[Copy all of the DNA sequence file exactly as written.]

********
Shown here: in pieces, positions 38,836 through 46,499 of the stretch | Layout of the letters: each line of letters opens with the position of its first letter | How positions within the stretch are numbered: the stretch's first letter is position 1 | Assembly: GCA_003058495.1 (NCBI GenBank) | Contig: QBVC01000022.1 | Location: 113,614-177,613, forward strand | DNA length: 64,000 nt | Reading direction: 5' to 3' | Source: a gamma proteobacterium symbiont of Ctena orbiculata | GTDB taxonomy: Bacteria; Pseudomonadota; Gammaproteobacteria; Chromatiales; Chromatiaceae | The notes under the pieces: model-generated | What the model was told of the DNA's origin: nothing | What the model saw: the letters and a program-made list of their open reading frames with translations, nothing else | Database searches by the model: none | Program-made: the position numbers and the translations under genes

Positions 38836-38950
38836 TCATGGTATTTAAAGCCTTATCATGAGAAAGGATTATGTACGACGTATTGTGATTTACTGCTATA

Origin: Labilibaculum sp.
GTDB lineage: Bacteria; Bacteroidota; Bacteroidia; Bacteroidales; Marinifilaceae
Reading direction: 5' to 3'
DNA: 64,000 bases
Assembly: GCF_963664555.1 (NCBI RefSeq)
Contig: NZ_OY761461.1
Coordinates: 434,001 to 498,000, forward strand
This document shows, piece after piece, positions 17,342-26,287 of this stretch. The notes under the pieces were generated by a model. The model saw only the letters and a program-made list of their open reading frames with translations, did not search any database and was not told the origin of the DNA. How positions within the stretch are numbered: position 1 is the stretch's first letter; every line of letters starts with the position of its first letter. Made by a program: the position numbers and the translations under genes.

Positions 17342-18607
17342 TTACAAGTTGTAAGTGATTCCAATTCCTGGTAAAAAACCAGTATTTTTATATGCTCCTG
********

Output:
Shown here: in pieces, positions 38,836 through 46,499 of the stretch | Layout of the letters: each line of letters opens with the position of its first letter | How positions within the stretch are numbered: the stretch's first letter is position 1 | Assembly: GCA_003058495.1 (NCBI GenBank) | Contig: QBVC01000022.1 | Location: 113,614-177,613, forward strand | DNA length: 64,000 nt | Reading direction: 5' to 3' | Source: a gamma proteobacterium symbiont of Ctena orbiculata | GTDB taxonomy: Bacteria; Pseudomonadota; Gammaproteobacteria; Chromatiales; Chromatiaceae | The notes under the pieces: model-generated | What the model was told of the DNA's origin: nothing | What the model saw: the letters and a program-made list of their open reading frames with translations, nothing else | Database searches by the model: none | Program-made: the position numbers and the translations under genes

Positions 38836-38950
38836 TCATGGTATTTAAAGCCTTATCATGAGAAAGGATTATGTACGACGTATTGTGATTTACTGCTATA

Origin: Labilibaculum sp.
GTDB lineage: Bacteria; Bacteroidota; Bacteroidia; Bacteroidales; Marinifilaceae
Reading direction: 5' to 3'
DNA: 64,000 bases
Assembly: GCF_963664555.1 (NCBI RefSeq)
Contig: NZ_OY761461.1
Coordinates: 434,001 to 498,000, forward strand
This document shows, piece after piece, positions 17,342-26,287 of this stretch. The notes under the pieces were generated by a model. The model saw only the letters and a program-made list of their open reading frames with translations, did not search any database and was not told the origin of the DNA. How positions within the stretch are numbered: position 1 is the stretch's first letter; every line of letters starts with the position of its first letter. Made by a program: the position numbers and the translations under genes.

Positions 17342-18607
17342 TTACAAGTTGTAAGTGATTCCAATTCCTGGTAAAAAACCAGTATTTTTATATGCTCCTG